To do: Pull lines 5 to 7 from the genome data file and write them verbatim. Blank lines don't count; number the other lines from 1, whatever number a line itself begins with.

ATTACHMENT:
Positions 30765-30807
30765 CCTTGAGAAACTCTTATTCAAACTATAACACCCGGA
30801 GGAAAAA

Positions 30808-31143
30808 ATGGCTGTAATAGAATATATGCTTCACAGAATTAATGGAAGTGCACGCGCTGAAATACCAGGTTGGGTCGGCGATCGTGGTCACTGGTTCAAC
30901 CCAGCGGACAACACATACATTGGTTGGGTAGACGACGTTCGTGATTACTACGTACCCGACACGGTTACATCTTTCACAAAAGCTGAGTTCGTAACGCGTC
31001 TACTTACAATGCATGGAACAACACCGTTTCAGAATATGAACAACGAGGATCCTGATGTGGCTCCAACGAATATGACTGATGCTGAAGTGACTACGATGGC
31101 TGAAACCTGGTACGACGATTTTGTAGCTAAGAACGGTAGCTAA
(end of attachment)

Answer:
30808 ATGGCTGTAATAGAATATATGCTTCACAGAATTAATGGAAGTGCACGCGCTGAAATACCAGGTTGGGTCGGCGATCGTGGTCACTGGTTCAAC
30901 CCAGCGGACAACACATACATTGGTTGGGTAGACGACGTTCGTGATTACTACGTACCCGACACGGTTACATCTTTCACAAAAGCTGAGTTCGTAACGCGTC
31001 TACTTACAATGCATGGAACAACACCGTTTCAGAATATGAACAACGAGGATCCTGATGTGGCTCCAACGAATATGACTGATGCTGAAGTGACTACGATGGC